Could you give an overview of the 5G architecture?
Next Generation Radio Access Network (NG-RAN) consists of gNB and ng-eNB. gNB serves a 5G UE over 5G New Radio (NR), a new air interface developed for 5G. gNB connects to 5G Core, though some can connect to 4G EPC as well. ng-eNB connects to 5G Core but serves a 5G UE over 4G radio.
5G NR brings performance, flexibility, scalability and efficiency to spectrum usage. Spectrum includes low-band (600 MHz), mid-band (3-5 GHz), and high-band (24-86 GHz) regions.
5G Core (5GC) adopts a service-based architecture consisting of many interconnected Network Functions (NFs). Rather than use fixed network elements, all of these can be virtualized in the cloud. Via Network Slicing, many virtual networks with different characteristics can reside on the same physical nodes. Automation, programmability, flexibility and interoperability come from this architecture.
5GC control plane includes AMF (Access and Mobility Management Function) and SMF (Session Management Function). 5G user plane includes UPF (User Plane Function). 5GC implements Control and User Plane Separation (CUPS). This enables it to centralize control plane functions while distributing user planes functions closer to users for better performance.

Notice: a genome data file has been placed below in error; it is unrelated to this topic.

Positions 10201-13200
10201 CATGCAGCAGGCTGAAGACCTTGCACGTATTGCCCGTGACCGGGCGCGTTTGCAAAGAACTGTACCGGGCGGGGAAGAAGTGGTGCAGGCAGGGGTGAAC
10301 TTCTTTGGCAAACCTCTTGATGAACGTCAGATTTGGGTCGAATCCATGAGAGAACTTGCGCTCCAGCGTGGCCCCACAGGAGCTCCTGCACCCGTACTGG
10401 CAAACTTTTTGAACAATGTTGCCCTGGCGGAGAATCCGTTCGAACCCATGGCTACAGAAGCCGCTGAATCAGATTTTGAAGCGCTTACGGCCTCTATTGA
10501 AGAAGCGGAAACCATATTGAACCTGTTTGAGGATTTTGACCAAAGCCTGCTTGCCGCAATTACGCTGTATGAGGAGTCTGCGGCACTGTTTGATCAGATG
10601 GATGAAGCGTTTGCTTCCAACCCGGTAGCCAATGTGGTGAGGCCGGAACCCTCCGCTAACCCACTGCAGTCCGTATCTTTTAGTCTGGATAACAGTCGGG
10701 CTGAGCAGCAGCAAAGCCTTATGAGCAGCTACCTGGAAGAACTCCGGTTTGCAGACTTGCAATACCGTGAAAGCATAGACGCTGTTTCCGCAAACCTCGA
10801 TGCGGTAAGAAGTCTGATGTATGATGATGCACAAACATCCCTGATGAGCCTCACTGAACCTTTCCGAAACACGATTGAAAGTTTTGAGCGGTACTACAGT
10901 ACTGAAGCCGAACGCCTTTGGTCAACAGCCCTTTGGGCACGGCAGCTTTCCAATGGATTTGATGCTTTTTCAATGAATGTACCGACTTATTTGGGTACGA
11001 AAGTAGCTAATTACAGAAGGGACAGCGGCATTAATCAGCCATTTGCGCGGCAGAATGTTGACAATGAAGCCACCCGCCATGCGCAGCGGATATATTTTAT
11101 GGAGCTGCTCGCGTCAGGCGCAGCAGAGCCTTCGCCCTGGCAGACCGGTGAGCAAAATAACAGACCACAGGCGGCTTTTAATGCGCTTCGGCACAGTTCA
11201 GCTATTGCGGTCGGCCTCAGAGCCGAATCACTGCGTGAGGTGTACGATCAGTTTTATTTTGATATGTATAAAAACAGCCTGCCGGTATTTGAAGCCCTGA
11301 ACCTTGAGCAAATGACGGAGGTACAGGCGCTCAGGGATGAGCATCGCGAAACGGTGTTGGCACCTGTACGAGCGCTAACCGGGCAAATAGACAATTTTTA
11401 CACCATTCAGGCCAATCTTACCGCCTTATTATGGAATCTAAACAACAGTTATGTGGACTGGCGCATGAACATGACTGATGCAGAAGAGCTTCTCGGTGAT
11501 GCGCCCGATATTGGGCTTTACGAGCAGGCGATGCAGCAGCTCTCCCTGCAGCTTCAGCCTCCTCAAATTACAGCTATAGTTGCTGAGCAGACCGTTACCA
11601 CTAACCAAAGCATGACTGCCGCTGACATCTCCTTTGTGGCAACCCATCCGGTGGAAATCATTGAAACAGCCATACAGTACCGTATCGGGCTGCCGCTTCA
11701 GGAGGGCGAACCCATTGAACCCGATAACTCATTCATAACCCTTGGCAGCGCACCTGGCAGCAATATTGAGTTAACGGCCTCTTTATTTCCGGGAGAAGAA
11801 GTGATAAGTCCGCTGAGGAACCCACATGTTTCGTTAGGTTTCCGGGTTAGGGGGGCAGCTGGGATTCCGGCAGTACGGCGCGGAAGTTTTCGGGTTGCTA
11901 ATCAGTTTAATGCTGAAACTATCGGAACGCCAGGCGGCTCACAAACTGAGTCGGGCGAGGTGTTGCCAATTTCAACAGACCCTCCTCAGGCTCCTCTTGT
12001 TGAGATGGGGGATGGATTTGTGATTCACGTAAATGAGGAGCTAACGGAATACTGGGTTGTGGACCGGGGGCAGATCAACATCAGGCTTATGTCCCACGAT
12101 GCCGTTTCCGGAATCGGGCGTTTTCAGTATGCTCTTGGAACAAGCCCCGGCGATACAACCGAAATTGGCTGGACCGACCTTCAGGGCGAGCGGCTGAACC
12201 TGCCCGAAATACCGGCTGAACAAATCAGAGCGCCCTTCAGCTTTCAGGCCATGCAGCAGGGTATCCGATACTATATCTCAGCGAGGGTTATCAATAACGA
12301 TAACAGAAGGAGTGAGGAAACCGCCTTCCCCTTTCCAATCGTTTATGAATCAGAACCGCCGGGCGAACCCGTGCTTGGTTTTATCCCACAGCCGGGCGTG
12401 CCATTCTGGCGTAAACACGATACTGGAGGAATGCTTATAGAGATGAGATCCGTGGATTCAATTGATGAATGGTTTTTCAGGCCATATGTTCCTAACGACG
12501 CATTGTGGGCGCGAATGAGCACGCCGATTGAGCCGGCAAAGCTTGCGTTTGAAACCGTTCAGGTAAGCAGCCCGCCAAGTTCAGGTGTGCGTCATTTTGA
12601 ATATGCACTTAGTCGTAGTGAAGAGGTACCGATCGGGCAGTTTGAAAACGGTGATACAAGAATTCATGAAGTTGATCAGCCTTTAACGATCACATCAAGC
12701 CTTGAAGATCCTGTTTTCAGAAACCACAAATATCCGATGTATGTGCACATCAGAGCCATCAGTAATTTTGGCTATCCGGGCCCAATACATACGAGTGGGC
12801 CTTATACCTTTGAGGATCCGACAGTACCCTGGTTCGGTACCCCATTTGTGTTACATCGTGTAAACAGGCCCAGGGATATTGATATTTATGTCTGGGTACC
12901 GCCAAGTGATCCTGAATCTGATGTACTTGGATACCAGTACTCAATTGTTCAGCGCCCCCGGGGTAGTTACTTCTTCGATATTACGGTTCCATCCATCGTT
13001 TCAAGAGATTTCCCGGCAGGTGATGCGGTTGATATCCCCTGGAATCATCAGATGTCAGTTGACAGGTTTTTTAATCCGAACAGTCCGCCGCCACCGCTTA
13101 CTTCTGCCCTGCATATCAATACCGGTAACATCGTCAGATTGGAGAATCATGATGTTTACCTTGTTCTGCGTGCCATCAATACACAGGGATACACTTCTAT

What are some common criticisms of 5G?
To obtain 1Gbps and 1ms performance, we need mmWave 5G. However, at this spectrum, range is limited. Users will get this performance in limited locations within urban areas. Coverage will be spotty. To counteract this, operators may need to install lots of small cells. 5G rollout will come at a high cost, some of which may be passed on to subscribers. New masts, antennas and smartphones will be needed. Batteries may need to be recharged more often. In rural areas, low-band 5G can give better coverage than 4G but can't offer peak 5G performance.